In this study, a significant correlation was found between anxiety level (high level of health) and safety pedestrian behavior. This finding is consistent with the results of studies by Kummeneje and Rundmo, Herrero-Fernandez et al., Pourabdian and Azmoon, and Dula et al. Kummeneje and Rundmo investigated the relationship between pedestrians’ anxiety, worry, and their behavior. The study showed that anxiety and worry were associated with walking at night and its duration and could increase the likelihood of unsafe behavior by affecting the cognitive skills and risk perception of pedestrians (24-27). Herrero-Fernandez et al. also showed that the emotional state of pedestrians can negatively affect their ability to perceive risk and lead to traffic accidents. Emotional disturbances, such as happiness, sadness, and anxiety, can increase the risk of traffic accidents (25). On the other hand, Pourabdian and Azmoon found a significant relationship between anxiety and driving errors, ordinary and aggressive violations. Trait anxiety can increase the likelihood of traffic accidents by affecting the memory and risk perception of drivers and pedestrians (26). Dula et al. also showed a significant correlation between anxiety and unsafe behavior among traffic users. High levels of anxiety in this study negatively affected the cognitive performance of drivers and pedestrians and increased the likelihood of traffic injuries (27).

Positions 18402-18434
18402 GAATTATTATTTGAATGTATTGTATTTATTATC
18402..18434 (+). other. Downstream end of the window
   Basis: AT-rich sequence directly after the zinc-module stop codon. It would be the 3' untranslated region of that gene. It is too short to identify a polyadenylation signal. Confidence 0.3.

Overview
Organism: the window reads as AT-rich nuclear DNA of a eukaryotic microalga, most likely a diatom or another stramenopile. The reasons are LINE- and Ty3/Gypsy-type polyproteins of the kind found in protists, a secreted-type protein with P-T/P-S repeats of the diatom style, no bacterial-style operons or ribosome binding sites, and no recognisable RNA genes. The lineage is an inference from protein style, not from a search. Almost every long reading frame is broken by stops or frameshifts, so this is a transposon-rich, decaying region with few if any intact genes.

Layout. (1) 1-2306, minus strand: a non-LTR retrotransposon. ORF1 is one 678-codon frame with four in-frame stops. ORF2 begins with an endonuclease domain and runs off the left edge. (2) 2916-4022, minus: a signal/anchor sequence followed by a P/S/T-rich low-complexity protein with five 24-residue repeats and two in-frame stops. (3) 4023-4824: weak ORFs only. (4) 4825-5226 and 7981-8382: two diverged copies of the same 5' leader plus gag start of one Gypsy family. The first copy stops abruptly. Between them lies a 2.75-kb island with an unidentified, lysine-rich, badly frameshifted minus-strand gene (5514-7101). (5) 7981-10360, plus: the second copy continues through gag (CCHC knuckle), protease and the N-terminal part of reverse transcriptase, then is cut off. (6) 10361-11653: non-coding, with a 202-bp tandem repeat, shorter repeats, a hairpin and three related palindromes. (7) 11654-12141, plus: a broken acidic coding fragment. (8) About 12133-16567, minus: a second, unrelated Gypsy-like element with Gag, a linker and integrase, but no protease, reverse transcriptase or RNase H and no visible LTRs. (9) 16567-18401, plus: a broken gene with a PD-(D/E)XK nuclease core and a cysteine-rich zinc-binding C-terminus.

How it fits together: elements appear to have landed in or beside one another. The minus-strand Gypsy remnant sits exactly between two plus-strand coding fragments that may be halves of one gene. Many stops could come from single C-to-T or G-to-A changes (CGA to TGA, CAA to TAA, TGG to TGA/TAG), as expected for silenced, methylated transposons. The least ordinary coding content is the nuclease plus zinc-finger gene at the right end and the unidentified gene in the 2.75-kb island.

The findings of this study regarding the relationship between social functioning and pedestrian safety behavior are consistent with the studies by Abdoli et al. and Aduen et al. study showed that low level of mental health, such as the presence of symptoms of depression, anxiety, insomnia, and social dysfunction, is associated with unsafe traffic behavior. Each of these variables can be considered an independent predictor of unsafe behavior among drivers and pedestrians (28, 29). Therefore, timely psychological screening and the development of educational programs to promote safe behavior among traffic users are strongly felt to prevent traffic accidents more than ever before. On the other hand, Aduen et al.’s study also supported the above-mentioned points. They considered psychiatric disorders such as Attention-deficit Hyperactivity Disorder (ADHD) and depression as important causes of unsafe behavior among pedestrians and drivers. The presence of psychiatric disorders can harm individuals’ social functioning on the one hand and increase the likelihood of traffic accidents by limiting timely and appropriate performance among traffic users on the other hand. Therefore, timely evaluation of traffic users, especially drivers, and appropriate interventions in this regard are highly important (29).